NORFOLK, Va. — More than one in 10 -- or 11 percent -- of children have been diagnosed with Attention Deficit Hyperactivity Disorder (ADHD or ADD), according to the Centers for Disease Control and Prevention.

However, many people often forget the symptoms associated with the disorder like trouble sustaining focus, decreased motivation, and forgetfulness doesn’t suddenly disappear when a child becomes an adult.

According to the CDC, 4.4 percent of the adult population has ADHD, but less than 20 percent of these adults get help for it.

13News Now anchor Philip Townsend was diagnosed with ADD as a child in the 90s, and he still lives with many of the common symptoms associated with the disorder.

As part of our report on the disorder, Philip sat down with Dr. Kawanna Ward-Hall, Senior Clinical Director of Providence Psychological Services in Suffolk.

“There is compassion around sadness, but there really isn’t compassion around a lack of motivation or what we perceive to be laziness,” said Ward-Hall. “I think that when we have more awareness about what this disorder looks like and how it does have some sort of genetic component, I think we can be a little more sympathetic.”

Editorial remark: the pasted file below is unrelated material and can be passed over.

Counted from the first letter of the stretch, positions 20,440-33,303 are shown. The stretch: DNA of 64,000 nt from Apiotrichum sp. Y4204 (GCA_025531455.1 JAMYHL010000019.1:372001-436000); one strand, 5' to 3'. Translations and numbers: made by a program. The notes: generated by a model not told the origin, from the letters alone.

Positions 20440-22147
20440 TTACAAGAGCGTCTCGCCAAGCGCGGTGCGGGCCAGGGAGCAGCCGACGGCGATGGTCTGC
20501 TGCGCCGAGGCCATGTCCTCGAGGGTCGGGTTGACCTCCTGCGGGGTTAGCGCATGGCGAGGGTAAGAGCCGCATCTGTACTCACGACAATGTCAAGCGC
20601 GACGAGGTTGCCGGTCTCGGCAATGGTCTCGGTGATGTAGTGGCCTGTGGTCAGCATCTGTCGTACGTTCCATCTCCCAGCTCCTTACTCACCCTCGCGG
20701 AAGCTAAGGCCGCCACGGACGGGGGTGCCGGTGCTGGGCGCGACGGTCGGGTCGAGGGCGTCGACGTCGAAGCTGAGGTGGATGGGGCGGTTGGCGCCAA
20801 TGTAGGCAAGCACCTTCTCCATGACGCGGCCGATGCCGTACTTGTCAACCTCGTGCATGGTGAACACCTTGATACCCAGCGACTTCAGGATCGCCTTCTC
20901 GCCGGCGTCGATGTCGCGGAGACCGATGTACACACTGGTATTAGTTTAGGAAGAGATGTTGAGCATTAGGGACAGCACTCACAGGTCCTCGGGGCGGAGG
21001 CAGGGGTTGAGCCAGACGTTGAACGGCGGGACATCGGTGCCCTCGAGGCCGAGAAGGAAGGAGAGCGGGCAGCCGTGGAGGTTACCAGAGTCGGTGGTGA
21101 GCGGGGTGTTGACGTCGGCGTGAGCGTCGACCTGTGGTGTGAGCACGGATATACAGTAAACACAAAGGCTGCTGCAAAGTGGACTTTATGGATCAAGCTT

In just the last year, we are a step closer to that happening. For the last few decades, diagnosing the disorder has been partly subjective, based on interviews with a child and their parents.

But researchers in Denmark, in an international effort with Harvard and MIT, have found 12 locations in the brain where people with ADHD stand out from others.

They’re essentially figuring out the biology behind the disorder, which will make it easier to diagnose, treat and accept.

“There are people who suffer in silence, who need to get treatment, who may even need medication,” said Ward-Hall. “But because of the stigma associated with [ADHD] they will not.”

Be sure to watch the full story May 9 on 13News Now at 11 p.m.